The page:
Julian Alden Weir (August 30, 1852 – December 8, 1919) helped pioneer American impressionist painting and was one of the founding members of “The Ten”, a loosely-allied group of American artists.
Weir was from a family of painters. He was the the fourteenth of sixteen children and from the beginning Julian showed an early interest in art. His father, a prominent painter of portraits and historical subjects, was professor of drawing at the U.S. Military Academy. His older brother, John Ferguson Weir, was a well-known painter and appointed the first director of the Yale School of Fine Arts in 1869.
Fine art was part of the family structure and encouraged, valued, taught and promoted. A different era where the fine arts was a viable and esteemed career.
Julian’s family offered him encouragement in his own career as a painter and, at age seventeen, Julian enrolled first in art classes at the National Academy of Design.
He was sent off with the blessing of his father, who told Julian: “Don’t return, old boy, until your veins flow with the rich mother’s milk of Art, fatten on it, and then let your own genius ripen with the experience of it.”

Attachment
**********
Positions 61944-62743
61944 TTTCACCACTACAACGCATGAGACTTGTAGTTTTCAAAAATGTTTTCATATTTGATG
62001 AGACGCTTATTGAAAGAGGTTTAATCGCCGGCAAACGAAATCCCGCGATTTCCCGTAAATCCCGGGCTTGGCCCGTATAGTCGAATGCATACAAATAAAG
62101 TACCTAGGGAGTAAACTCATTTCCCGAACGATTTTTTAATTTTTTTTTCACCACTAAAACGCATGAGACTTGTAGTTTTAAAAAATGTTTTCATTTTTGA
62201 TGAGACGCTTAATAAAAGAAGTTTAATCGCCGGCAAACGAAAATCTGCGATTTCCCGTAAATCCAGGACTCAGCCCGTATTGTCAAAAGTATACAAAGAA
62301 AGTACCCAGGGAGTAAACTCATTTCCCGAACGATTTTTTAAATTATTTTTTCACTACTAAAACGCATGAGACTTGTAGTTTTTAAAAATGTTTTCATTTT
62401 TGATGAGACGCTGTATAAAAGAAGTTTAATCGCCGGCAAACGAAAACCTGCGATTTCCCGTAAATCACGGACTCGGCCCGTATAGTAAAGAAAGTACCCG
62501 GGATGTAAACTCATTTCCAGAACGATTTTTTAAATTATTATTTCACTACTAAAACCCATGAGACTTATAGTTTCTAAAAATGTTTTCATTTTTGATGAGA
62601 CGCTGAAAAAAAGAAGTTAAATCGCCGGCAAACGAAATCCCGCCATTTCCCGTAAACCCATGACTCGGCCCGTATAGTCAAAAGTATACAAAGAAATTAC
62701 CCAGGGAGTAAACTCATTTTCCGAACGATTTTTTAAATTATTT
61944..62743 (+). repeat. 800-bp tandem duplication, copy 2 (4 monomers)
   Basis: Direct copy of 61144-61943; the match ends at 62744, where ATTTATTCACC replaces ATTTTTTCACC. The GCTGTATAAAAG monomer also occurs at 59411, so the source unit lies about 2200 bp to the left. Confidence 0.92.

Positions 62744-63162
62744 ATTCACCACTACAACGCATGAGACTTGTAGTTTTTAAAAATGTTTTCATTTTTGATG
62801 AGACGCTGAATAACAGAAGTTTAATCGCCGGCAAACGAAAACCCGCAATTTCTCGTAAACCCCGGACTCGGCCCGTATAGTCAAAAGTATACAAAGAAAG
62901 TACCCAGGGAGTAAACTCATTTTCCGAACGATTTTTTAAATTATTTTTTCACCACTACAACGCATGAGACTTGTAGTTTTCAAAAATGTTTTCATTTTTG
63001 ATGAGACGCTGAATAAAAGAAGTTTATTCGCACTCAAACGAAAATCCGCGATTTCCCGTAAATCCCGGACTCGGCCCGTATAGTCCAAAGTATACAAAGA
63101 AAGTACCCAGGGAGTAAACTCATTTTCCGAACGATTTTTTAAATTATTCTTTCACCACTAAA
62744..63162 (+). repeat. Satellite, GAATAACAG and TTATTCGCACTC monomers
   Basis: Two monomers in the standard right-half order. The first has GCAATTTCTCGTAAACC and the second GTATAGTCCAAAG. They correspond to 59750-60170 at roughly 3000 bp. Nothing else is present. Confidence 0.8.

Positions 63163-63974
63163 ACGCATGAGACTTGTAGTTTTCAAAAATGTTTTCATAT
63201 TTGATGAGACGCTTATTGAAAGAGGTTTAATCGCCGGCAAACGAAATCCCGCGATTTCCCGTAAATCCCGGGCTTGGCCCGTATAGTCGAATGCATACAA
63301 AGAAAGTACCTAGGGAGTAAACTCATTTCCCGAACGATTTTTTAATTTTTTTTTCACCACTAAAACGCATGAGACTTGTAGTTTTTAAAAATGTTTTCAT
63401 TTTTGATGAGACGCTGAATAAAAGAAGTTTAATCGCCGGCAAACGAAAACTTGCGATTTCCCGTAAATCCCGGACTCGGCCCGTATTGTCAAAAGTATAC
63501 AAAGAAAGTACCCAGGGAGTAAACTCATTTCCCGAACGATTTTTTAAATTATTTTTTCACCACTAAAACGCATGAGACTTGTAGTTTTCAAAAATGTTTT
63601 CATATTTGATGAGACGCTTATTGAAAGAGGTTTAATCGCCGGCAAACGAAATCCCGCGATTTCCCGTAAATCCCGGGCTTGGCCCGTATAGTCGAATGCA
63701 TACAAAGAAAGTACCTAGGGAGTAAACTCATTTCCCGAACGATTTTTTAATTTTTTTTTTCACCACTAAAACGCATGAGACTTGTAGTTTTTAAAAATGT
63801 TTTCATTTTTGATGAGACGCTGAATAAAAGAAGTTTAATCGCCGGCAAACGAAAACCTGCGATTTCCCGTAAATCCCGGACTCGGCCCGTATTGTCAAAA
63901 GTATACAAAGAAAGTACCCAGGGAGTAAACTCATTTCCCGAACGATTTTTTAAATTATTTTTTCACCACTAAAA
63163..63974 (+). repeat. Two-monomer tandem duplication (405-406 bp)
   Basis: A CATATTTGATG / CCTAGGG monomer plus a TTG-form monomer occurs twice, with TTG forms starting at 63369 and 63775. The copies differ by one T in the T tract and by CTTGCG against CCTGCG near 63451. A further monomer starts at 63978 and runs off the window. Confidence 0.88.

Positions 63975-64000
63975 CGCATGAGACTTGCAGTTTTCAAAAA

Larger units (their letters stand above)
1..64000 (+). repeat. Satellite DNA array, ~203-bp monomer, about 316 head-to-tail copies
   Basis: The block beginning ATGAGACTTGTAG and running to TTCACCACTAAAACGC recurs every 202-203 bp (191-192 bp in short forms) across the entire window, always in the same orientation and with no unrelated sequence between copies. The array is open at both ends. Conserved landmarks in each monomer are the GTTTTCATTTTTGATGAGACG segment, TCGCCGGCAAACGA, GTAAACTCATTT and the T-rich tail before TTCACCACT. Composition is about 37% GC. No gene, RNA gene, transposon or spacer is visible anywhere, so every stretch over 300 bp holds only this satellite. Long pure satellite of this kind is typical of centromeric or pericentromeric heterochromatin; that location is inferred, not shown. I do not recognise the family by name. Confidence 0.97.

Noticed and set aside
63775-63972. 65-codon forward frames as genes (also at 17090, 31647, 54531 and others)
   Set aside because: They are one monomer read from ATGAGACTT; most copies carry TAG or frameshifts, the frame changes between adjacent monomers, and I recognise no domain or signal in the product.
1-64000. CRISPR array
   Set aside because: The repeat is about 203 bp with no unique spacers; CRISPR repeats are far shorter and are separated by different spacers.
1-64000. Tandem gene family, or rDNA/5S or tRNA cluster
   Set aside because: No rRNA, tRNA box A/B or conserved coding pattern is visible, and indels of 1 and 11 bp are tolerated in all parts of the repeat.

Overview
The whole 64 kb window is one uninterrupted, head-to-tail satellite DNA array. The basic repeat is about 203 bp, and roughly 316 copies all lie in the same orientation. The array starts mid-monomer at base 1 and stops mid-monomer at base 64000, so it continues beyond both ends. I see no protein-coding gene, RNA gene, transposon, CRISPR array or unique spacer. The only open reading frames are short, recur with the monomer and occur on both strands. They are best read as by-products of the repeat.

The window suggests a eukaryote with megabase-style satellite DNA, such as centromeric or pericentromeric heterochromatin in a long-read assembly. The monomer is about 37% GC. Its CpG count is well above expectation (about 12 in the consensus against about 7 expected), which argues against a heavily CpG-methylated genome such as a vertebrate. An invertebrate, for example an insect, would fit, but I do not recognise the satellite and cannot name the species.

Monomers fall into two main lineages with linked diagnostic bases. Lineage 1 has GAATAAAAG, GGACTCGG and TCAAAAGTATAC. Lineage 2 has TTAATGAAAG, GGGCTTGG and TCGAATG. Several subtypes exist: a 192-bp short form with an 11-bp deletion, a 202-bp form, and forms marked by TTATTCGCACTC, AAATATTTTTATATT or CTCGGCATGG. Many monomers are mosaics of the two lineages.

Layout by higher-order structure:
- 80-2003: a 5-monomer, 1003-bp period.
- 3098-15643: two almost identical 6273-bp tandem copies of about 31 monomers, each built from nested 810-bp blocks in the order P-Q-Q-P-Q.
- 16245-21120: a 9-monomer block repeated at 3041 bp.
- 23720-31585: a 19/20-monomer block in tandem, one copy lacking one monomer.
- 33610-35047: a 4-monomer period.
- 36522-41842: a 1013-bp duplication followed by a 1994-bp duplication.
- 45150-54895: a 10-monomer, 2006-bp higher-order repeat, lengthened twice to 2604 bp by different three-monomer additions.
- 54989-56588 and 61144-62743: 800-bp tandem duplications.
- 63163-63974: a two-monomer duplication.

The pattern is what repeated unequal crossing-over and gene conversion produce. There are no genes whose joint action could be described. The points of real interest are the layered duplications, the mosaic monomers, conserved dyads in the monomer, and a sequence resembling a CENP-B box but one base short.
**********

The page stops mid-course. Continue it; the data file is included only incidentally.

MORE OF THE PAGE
Weir painted impressionist landscapes and figurative works, many of which centered on his Connecticut farms at Branchville and Windham. His style varied from traditional, vibrant impressionism to a more subdued and shadowy tonalism. He also became skilled at etching.
Weir went on to become financially successful and well thought of among his peers, and he became president of the National Academy of Design and president of the Society of American Artist.
Weir died on December 8, 1919 due to heart disease. During his illness, he was comforted by his time at the Branchville farm, where he would sit on the porch, observe the farm’s natural beauty, and reflect on his full life.
As Weir wrote: “Really, I know not what I am best at. I believe I am a fisherman, dreamer and lover of nature…and if I lived to 120 I might become an artist.”
His legacy lives on at the National Historic Site in Connecticut
Sources from this article from http://www.nps.gov/wefa/historyculture/impressionism.htm